Morning all. Ref. the photo - I loaded nearly 100 yesterday but only three appear to have been saved. I have got son Danny coming for the night tomorrow, and hopefully he will help me sort out the sticky bits on Windows 10. This is my current screen saver too . . .
I will load a photo when I've written this. Photos take about ten minutes to load still but I have to gear myself up to phone BT again and I thought I'd give an update on recent books read. In bed I am reading a light-hearted series a friend loaned me - The Chronicles of St Mary's by Jodi Taylor. I'm at the end of book two, A Second Chance. Time travelling back to intriguing bits of history. Good fun.
I downloaded a few books to my Kindle in recent weeks. I've just read Skendleby by Nick Brown, which was a sort of lightly-written Gothic Horror with special appeal for anyone who has an interest in archaeology. He's top banana with the archaeology but the actual story wasn't as scary as it could have been. I can't see him getting commended for the Booker Prize, but a goodish read.
I am currently reading Parliament of Rooks by Karen Perkins. It's sub-title is Haunting Bronte Country and yes dear reader, it is set in Haworth and lots of Bronte facts and hauntings, and popping back in time to that of the Brontes. Oh, and Rooks. Lots of those too. Had I looked through it in a bookshop I probably wouldn't have bought it, but as a read it isn't too bad, but on a par with Skendleby. I paid for it, so I will read it!
Waiting in the wings are Val McDermid's The Distant Echo. I like her work and have lots of her novels to catch up on. Then there is L J Ross's Holy Island, a DCI Ryan Mystery. Not read anything of hers before, but they come up regularly on my Amazon feed. Finally The Man in the Lighthouse by Erik Valeur. An unknown quantity but probably good.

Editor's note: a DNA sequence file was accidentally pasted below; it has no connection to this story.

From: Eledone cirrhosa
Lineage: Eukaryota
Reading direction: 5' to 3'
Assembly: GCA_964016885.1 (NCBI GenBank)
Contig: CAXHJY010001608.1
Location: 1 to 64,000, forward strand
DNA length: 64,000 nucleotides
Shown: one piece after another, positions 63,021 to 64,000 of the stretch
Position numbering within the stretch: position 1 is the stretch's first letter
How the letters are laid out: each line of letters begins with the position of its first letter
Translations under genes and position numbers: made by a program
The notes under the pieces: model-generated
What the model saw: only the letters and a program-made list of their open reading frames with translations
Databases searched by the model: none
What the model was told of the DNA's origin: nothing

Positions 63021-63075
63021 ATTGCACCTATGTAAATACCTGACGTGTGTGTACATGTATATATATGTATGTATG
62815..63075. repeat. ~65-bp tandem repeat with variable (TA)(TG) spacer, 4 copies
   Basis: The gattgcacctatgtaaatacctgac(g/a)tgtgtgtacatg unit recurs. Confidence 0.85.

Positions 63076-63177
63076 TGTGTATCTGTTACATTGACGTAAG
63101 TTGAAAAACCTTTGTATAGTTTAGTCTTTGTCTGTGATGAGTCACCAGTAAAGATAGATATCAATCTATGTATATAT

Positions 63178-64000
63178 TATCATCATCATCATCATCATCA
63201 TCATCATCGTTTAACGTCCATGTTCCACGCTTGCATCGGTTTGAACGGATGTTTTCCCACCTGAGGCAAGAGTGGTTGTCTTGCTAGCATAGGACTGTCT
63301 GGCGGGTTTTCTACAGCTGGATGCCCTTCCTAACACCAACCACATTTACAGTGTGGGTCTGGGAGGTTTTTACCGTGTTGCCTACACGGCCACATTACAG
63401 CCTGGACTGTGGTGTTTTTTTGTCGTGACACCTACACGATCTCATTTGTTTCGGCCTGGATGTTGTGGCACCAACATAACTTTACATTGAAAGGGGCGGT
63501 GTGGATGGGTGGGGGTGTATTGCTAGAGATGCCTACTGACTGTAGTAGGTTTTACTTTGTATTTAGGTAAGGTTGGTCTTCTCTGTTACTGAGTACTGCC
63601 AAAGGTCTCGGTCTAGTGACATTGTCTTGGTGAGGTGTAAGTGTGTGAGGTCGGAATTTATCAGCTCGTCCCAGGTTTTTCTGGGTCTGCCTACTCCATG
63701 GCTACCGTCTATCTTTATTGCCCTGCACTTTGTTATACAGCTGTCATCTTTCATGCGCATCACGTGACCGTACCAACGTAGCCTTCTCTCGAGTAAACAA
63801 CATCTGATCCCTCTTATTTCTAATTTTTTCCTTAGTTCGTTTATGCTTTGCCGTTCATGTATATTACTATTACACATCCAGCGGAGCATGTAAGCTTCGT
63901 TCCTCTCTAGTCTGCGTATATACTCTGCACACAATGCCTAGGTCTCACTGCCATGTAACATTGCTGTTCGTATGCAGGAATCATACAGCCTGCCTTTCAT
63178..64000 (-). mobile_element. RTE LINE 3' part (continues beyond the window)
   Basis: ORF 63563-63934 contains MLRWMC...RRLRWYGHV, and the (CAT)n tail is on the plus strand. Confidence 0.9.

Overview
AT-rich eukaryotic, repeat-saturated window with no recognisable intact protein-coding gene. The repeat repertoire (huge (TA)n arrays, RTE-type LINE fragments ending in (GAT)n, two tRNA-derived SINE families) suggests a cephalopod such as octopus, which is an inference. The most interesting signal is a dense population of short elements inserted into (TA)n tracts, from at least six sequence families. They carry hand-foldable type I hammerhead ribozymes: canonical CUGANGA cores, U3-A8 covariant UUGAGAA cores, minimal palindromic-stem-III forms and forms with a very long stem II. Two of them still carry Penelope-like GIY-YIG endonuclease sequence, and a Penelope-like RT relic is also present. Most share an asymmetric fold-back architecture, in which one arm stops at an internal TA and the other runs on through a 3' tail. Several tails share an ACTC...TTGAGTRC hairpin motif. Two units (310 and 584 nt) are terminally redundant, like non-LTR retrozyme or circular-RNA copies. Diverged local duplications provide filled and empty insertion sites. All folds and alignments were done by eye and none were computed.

Yesterday I bought Keith a hardback book I knew he (and afterwards I) would enjoy. Dunstan by Conn Iggulden. I loved the intro, which I read in the car coming home from town yesterday. Apparently he is a masterful writer and people love his historical novels, so we shall look out for more now.
I had my 6 monthly visit to the Respiratory Nurse yesterday, and my tests weren't very good. As a result, we had a chat and I am now on a new (stronger) inhaler, totally different from the Fostair I was on, which if I am truthful, wasn't working too wonderfully for me. This new one comes with a whole raft of possible side-effects, but we won't go there! This new inhaler is just taken once a day and should shut down some of my immune responses so there is less inflammation and mucous production. I have always tried to avoid going on to stronger and ever stronger medication, trying to struggle on with a lesser amount for as long as I can, but I have to say the Fostair really wasn't doing the trick any more. This new one is a powder inhaler again (but SO different to the capsules you had to puncture and inhale 50 years ago) and I am hoping it works without any of the side effects. Fingers crossed. Since my maternal grandmother died of a heart-attack probably the result of her asthma for which there was no real treatment in those days, so it would have put a strain on her heart, I am lucky to have passed the age she died at and am still keeping the asthma more or less under control.
It is still raining here, but set to clear up later. I have a hankering to go to Newcastle Emlyn again - it's been a year since we were last over that way. I'll take my camera if we do, as we will pop down to Cenarth and I'll take some views of the river there, which is so beautiful - and one of the last places, like Carmarthen, where they still fish for Salmon in coracles.